Dror Etkes slows to a near halt on a winding dirt road deep inside the West Bank, the battlefield of his nonshooting war against the Israeli government's settlement drive.
"I wrecked two cars [on rough roads] last week and I don't want to wreck another one," explains Israel's only settlement spy, who carries out his surveillance on behalf of Israel's dovish Peace Now movement.
Mr. Etkes parks outside the outpost known as Givat Ha Roeh. Outposts are settlements considered illegal not only by international law as all Israeli settlements in the occupied territories are, but also by Israeli law since they never received cabinet authorization.
According to an international peace blueprint, the road map, Givat Ha Roeh should have been dismantled, but it is getting bigger. Digging of foundations into the hill beneath existing trailers is under way, and pipes and metal sheeting are spread nearby. Etkes calculates that six new houses will be built on the spot, permanent housing for residents of the trailers.
Using a camera, a plane, and old fashioned sleuthing techniques, Etkes arguably knows more about the settlements than all but a few individuals in the government and the top settler leadership. He documents their daily expansion, which he says has intensified over the last few months. It is a job that makes him a traitor to some right- wingers but popular among US diplomats who report home on the settlements.
Dore Gold, an adviser to Prime Minister Ariel Sharon, takes issue with Peace Now's criticisms. "Israel has taken down a number [of outposts] and will take down more. In the meantime we are waiting for the Palestinian Authority to dismantle the terrorist infrastructure, which they have not even begun to do."
According to the road map, Israel was required to remove dozens of outposts like Givat Ha Roeh as a first step toward freezing its settlement drive and enabling the emergence of a "viable" Palestinian state.
At Givat Ha Roeh, Etkes hands his guest a pair of binoculars through which two white trailers become visible on another hilltop. He says it was vacant only a few weeks ago. Peace Now has given it a name so that it can be put it on their maps, hill 805, since it is 805 meters (2,640 feet) above sea level.
"The government is misleading the Israeli people and the world. Instead of preparing for a historic compromise, things on the ground are going in the opposite direction," Etkes says. "There is a continuous effort to deepen and widen the grasp on land." Two weeks ago, the government announced new grants of $11,400 and soft loans of an equal amount to induce young couples to move to settlements.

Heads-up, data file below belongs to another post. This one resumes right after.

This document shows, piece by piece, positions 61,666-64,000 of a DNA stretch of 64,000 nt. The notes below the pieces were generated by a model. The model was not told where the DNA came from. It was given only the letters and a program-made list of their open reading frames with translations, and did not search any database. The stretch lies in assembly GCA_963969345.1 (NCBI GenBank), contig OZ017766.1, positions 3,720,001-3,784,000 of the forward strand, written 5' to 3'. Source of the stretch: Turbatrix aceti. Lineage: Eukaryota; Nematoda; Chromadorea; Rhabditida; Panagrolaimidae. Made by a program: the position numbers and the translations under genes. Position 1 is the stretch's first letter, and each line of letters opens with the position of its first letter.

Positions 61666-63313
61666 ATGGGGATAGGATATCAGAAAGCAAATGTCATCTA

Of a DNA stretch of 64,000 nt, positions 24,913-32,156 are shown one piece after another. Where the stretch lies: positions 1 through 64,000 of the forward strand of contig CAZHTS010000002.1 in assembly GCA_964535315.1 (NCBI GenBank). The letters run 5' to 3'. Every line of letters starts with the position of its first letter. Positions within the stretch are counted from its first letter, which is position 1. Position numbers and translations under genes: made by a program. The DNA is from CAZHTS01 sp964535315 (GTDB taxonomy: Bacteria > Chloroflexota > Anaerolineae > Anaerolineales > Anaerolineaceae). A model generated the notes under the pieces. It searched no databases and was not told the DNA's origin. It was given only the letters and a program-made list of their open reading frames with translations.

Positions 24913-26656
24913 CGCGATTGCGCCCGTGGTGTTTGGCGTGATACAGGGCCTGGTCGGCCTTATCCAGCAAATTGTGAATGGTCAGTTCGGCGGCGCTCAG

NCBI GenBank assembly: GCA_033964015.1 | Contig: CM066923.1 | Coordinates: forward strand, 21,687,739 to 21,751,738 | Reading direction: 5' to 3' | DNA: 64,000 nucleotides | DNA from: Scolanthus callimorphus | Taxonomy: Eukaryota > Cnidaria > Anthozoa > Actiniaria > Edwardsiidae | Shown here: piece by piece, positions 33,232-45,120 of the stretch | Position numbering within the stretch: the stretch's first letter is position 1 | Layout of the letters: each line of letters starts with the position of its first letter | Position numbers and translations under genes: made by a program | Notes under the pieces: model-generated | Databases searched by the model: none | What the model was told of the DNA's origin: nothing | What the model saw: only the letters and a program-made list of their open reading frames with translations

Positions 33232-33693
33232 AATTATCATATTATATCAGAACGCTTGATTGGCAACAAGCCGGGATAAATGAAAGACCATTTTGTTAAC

For Etkes, each new trailer has symbolic significance that in some sense harks back to his army service as a paratrooper in the West Bank, 1987-89. His job involved suppressing the first intifada, which started in 1987 and raged until 1993.
"I participated in house demolitions, mass arrests, and forcing kids to climb telephone poles to take down Palestinian flags. I was present at beatings by my friends. I was never one of the most enthusiastic sadists, but I was definitely part of the mechanism of oppression," he says.
"My whole military experience was very traumatic and very unpleasant. I do not like to follow orders and I do not like not to think. I reflected for years on the massive violence of which I was a part, of how we were indoctrinated and expected to do things on behalf of the state. I was the tool for a stupid, immoral, and unconstructive policy." Etkes says such "indoctrination" has precluded the Israeli public from seeing the Palestinians as equal human beings with their own tie to the land. One of the expressions of this, he says, is the takeover and transformation of more and more of the West Bank.
At another outpost, Migron, Etkes points to about four acres of once rocky hillside which, he says, in recent weeks have been cleared outside the perimeter fence. "They can put another 20 trailers or so there," Etkes says.
As he makes his rounds, Etkes's phone rings often, sometimes from settlers returning his calls. He saw an ad on a settler's car for a cafe where jazz is played - at one of the illegal outposts, Old Marvot Yitzhak. "I say I want to know about the performance, and I get some information in the process. How many families live there and that type of thing. I use classic methods that every intelligence agency uses. I read the settlers' media, their websites, I speak to them. Sometimes I tell them who I am and they proudly tell me what they are doing," he says.
Sometimes the job is dangerous. A year ago, at the Yizhar settlement in the northern West Bank, his car was surrounded by about 15 settlers, he recalls. "They took the film from my camera and said, 'Next time you come, we will kill you.' When I drove away I was ambushed and stoned."
Yuri Stern, a far-right legislator, says of Etkes: "I feel sorry for people like that. They believe that the Jews cause the terrorism and that if we withdraw, there will be peace. Each time they are slapped in the face, but they do not learn."
"Those who spy are serving the interests of the Palestinians," he adds. "It may be that we will have to check how other countries in a state of war respond to such behavior."
Etkes considers his motives patriotic. "Patriotism is not being a person willing to kill others for your own people, but rather someone who understands that when the Palestinians live well, we will live well," he says.